Declining College-Going Rate in Central Indiana

One positive trend for Central Indiana is that the region did not have as steep a decline in the college-going rate compared to the state as a whole. The Indianapolis metro area had a 12-point decline in college-going while the state experienced a 13-point decline. That difference may seem trivial, but a single percentage point in this measure represents over 250 high school students. Additionally, there were seven metro areas around the state with larger declines than Indianapolis. It should be noted here that no metro areas experienced an overall increase in the college-going rate, all declined by at least 7 points.

The Indianapolis Metro Area had a larger decline in college-going rate than six of the state’s fourteen metro areas

Change in College-Going rate by Metro Area: 2010 - 2020

Still, there were six regions with a smaller decrease than Indianapolis, suggesting that work needs to be done to improve college attendance in Central Indiana. Within Central Indiana, six counties had a smaller decline than the state and five counties had a larger decline. Marion County (Indianapolis) fell in the “larger decline” group, joining Morgan (Martinsville, Mooresville), Madison (Anderson), and Brown (Nashville) as the only counties in the region falling under a 50 percent college-going rate.

Marion County was among the six Central Indiana counties with a larger decline in college-going rate than the state overall

Change in College-Going Rate Relative to Statewide Shift: 2010 - 2020

In general, the Central Indiana counties with relatively strong college-going numbers in 2010 remained at the top of the list in 2020. These were mostly affluent suburban places like Hamilton, Boone, and Hendricks. Shelby County, however, moved from the 85th worst college-going rate statewide in 2010 to the 49th. Within the metro area, Shelby moved from worst to 6th. Considering the demographics of the county relative to the region—3rd lowest median household income, 2nd lowest in high school diploma attainment, and 4th lowest college education rate—this was a surprising shift and one worth exploring more in-depth.

Trends in Central Indiana School Corporations

The story of college-going rates among school corporations in Central Indiana is one of income and affluence. A few exceptions exist, but the general trend is higher income and more educated communities produce a higher share of college-going students while lower income and less educated communities produce a lower share. Despite all the downward trends in overall college-going rate mentioned in previous sections, this relationship persisted between 2010 and 2020.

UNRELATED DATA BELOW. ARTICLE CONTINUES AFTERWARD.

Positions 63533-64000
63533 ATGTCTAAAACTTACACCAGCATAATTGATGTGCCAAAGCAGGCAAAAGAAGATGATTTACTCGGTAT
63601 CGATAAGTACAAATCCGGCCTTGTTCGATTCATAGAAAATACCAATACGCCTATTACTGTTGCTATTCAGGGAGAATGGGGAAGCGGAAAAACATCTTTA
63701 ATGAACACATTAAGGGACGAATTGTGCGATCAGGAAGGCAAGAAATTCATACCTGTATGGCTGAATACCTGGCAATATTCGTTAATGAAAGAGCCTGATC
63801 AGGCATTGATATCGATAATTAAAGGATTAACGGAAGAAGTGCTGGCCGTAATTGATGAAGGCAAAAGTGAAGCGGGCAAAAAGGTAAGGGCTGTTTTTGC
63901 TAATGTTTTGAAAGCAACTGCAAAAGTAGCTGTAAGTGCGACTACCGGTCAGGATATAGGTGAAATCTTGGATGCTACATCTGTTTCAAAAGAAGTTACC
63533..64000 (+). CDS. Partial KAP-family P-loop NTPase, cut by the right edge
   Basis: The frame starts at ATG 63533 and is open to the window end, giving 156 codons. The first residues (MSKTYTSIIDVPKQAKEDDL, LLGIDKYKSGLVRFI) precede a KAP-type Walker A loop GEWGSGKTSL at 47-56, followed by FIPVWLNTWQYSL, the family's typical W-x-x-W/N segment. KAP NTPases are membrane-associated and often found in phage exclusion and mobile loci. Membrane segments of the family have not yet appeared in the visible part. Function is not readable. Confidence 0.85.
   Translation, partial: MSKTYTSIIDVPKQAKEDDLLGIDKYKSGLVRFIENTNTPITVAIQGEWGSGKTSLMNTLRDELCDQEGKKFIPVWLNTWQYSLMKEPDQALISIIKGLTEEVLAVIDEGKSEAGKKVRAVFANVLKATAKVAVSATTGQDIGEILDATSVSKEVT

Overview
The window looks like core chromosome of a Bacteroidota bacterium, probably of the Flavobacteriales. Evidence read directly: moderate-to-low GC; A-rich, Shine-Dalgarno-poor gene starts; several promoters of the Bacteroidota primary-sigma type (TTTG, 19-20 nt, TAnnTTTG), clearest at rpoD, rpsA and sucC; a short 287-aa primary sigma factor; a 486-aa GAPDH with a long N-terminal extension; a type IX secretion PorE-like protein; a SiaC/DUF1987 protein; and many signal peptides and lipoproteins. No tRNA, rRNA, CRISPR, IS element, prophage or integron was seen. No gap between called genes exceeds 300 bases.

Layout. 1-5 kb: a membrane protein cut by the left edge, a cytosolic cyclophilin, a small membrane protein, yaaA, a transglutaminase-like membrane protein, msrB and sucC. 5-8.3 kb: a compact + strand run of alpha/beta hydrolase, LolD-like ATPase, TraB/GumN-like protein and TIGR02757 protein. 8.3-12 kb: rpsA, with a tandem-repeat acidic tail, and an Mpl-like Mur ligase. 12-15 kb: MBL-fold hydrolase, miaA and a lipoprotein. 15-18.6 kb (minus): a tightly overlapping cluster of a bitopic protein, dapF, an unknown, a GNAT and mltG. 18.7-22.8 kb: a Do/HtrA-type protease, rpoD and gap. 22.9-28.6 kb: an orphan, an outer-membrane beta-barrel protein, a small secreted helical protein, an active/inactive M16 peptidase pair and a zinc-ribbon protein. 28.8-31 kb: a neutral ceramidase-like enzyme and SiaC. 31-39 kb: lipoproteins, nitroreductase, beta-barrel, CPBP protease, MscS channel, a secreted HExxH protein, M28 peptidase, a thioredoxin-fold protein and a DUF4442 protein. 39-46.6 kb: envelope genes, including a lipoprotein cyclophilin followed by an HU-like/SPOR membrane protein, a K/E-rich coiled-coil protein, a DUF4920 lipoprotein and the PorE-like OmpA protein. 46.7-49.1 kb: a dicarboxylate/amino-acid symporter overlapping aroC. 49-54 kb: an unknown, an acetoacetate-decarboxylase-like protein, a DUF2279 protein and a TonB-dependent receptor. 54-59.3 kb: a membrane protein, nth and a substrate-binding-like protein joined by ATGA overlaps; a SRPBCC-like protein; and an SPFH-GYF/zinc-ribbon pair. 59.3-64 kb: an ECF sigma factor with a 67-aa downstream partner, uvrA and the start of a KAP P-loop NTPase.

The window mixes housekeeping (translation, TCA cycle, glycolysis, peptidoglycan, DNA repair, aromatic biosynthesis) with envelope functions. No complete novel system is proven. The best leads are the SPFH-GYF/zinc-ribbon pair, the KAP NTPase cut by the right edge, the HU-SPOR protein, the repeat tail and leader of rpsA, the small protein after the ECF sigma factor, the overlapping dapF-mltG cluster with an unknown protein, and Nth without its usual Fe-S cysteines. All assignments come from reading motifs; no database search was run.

For this section of our article, we use the U.S. Census Bureau’s geographic school district units to combine income and education data with the Commission for Higher Education’s college-going numbers. School “corporations” and school “districts” are used interchangeably throughout as they have the same meaning in our data. Analysis of school corporation data only includes public school corporations with geographic-based student bodies. All other sections of this report include private and charter schools as well. Some corporations only have one high school (e.g. Anderson Community School Corporation), others have multiple (Indianapolis Public Schools, for example).

In 2010, school districts with the highest college-going rates were clustered in higher-income, highly educated suburban communities. In all but two of the top ten districts for college-going rates, the area median household income was higher than the metro area ($53,085 in 2010). Additionally, all but three districts also had a higher bachelor’s degree attainment rate than the metro area (31 percent in 2010). The only Marion County district to make the top ten—Washington Township—was significantly more educated and higher income than the county as a whole.

Higher income and more educated school districts have higher shares of high schoolers choosing college

School districts with the ten highest college-going rates in 2010

By 2020, many of these same districts remained at the top of the list: Carmel Clay, Hamilton Southeastern, Zionsville, Westfield, and Center Grove all continued to prosper relative to other neighboring districts. However, several districts new to the top ten have demographics outside the trend.

 

The relationships between income, education, and college-going rates persisted through 2020

School districts with the ten highest college-going rates in 2020

Northwestern Consolidated, Hamilton Heights, and North West Hendricks all have bachelor’s degree attainment levels at or below the metro area average. All three are smaller communities, centered on places like Fairland (Shelby County), Arcadia (Hamilton County), and Lizton (Hendricks County). Shelby County moved from worst to 6th out of 11 in college-going rate among Indianapolis metro area counties in the last decade. The improvement in performance at Northwestern Consolidated (containing Triton Central High School) was a significant driver of that shift.